The short answer is that measurements cannot be compared without uncertainties.  A commonly used example is that of measuring a string. If you give a piece of string to three different people and ask them to measure it with no further instruction, they would all do it slightly differently. One might lay the string next to a ruler and read the result. The next might hold the string vertically and use a tape measure to determine the length. And the third might lay the string next to a calibrated ruler, stretch the string out to its full length and measure it 5 times, then take an average of their 5 results. As you may imagine, all three would get slightly different measurements.  The last would probably have the lowest uncertainties, because their protocol minimized the effects from random error and bias in the measurement process.  Essentially, without uncertainties you are not able to compare measurement results “apples to apples”.

Uncertainties are important when determining whether or not a part or a substance that you are measuring is within tolerance.  For instance, think of the caliper example from earlier.  Let’s assume that the part you were measuring had a tolerance of 8.4 inches to 8.6 inches, and it was critical to your process that the part was within tolerance.  Based on the expanded measurement uncertainty provided in the earlier example, the part may not be acceptable.  While there is chance that the part is within range, there is also a high probability that the part is as small as 8.32 inches or as large as 8.72 inches.  You would need to either reevaluate your process, adjust your tolerance, or use a different tool that has a lower uncertainty. As a general rule, you want to make sure that your expanded measurement uncertainties are less than the tolerance of the process or device, and that they are sufficiently small enough to ensure they do not affect the validity of the calibration results (i.e. pass, fail, adjusted, etc.).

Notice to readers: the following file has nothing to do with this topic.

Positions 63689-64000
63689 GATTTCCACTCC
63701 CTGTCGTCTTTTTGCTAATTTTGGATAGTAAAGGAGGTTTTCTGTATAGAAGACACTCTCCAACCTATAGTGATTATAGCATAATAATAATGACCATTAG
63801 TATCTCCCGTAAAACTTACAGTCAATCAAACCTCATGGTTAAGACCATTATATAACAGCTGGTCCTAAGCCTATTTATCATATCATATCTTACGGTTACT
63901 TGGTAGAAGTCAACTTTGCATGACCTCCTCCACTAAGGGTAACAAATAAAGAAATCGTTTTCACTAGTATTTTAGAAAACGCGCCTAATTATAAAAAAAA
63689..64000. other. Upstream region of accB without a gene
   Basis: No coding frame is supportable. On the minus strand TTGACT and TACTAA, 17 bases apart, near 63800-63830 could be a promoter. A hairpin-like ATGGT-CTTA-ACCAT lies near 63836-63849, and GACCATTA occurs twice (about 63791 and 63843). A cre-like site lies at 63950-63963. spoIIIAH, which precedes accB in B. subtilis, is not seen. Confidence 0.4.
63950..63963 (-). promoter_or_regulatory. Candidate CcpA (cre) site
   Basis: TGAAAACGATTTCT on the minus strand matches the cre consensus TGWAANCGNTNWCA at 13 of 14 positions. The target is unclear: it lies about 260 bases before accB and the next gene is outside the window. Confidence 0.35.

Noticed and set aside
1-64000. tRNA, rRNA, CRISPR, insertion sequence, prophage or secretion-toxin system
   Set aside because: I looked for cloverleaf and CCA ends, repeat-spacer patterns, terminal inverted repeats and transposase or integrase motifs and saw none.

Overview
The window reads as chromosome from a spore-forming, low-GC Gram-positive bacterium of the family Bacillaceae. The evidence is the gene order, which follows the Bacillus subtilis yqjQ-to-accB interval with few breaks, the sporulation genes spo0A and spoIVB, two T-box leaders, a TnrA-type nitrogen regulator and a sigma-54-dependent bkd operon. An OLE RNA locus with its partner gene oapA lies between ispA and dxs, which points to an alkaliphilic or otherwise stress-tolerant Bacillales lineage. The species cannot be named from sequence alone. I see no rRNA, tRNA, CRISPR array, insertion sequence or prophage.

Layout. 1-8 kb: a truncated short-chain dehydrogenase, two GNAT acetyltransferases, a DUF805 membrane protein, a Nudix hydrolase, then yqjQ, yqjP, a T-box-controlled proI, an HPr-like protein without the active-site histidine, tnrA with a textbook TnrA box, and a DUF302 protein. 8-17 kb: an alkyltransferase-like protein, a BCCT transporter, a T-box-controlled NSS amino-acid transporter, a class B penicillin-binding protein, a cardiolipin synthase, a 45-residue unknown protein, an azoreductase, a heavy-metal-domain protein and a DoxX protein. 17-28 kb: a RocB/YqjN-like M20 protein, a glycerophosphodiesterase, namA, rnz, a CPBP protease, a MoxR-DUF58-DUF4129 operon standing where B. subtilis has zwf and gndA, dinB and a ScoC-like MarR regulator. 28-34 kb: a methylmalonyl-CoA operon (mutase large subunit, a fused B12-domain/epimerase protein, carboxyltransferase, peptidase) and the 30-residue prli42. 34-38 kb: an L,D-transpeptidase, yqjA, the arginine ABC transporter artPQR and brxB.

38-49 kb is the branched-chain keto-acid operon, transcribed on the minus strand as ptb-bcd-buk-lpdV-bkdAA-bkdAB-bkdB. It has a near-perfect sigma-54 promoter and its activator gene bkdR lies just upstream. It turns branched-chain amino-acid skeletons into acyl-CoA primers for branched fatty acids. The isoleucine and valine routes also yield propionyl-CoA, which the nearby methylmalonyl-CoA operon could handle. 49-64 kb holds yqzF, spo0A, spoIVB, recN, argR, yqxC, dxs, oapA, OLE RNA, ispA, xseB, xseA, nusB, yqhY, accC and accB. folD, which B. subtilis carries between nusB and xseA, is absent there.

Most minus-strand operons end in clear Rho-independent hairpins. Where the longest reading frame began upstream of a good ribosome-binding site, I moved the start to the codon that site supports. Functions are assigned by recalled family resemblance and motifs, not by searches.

At J.A. King when making statements of compliance we utilize the “Shared Risk Principle”, which means that we do not take the measurement uncertainty into consideration when making statements of compliance.  We do, however, take steps to minimize uncertainty and avoid tolerance related issues when calibrating equipment.  We require a Test Accuracy Ratio (TAR) of 4:1 in our calibration procedures.  This means that the standard being used is at least 4 times more accurate that the accuracy tolerance of the unit under test.  On occasion, a minimum 4:1 TAR can be impossible to achieve. In these cases, we evaluate the expanded uncertainty to ensure that measurement results remain valid, or we look at outsourcing to another lab with better uncertainty. Additionally, when we calibrate equipment we will adjust it to within 70% of tolerance.  This means that if we find your equipment to be within tolerance, but on the upper or lower limits without valid cause, we will adjust the equipment so it reads closer to the middle of the acceptable range. Practices like these help to mitigate the risk associated with measurement uncertainties, and to ensure that the Probability of False Acceptance (PFA) represents an “acceptable risk” to the customer and the supplier of products and services.*

Now that you know more about uncertainties, you may notice that they are not on all of your calibration certs.  Typically, only accredited calibration certificates will include uncertainty data.  Contact us today to learn more about our levels of calibration and what uncertainty data could mean for your process.  Our measurement experts can help you to determine what level of service is needed for your quality system.

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*The concept of PFA when making statements of conformity and determining acceptable risk is a complex one that is emphasized in the new ISO 17025: 2017 standards. Look out for us to explore this topic in greater detail in a future article.